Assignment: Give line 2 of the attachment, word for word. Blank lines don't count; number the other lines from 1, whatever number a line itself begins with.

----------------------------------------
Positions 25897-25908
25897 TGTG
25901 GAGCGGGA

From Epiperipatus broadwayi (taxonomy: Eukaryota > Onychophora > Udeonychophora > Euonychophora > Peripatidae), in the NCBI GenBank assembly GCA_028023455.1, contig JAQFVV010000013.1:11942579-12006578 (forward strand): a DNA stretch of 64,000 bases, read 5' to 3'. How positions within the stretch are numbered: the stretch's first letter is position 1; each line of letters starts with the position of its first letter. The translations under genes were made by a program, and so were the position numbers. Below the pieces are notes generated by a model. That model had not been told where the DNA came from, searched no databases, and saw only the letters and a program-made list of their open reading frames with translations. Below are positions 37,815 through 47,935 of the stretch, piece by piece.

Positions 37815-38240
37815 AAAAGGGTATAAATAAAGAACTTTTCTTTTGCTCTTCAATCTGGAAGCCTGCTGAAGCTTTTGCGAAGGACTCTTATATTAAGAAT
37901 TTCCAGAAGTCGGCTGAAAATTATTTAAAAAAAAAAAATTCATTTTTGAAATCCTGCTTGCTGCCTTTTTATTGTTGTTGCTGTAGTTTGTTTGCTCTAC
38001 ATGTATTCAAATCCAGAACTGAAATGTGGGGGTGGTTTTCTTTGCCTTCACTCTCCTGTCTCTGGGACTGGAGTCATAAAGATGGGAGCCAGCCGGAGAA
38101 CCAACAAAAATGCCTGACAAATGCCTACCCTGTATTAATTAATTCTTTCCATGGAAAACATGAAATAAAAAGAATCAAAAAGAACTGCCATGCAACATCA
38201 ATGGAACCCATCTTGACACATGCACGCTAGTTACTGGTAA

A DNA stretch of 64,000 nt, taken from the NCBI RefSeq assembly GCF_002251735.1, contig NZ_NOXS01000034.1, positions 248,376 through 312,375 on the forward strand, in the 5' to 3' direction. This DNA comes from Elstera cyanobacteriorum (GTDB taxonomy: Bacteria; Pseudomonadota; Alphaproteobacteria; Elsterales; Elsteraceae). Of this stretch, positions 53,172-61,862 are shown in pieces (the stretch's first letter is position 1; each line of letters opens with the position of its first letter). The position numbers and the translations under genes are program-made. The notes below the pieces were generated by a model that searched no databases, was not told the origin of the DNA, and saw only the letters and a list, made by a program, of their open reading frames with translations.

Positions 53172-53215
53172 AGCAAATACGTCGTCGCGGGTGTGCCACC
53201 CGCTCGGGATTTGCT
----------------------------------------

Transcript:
25897 TGTG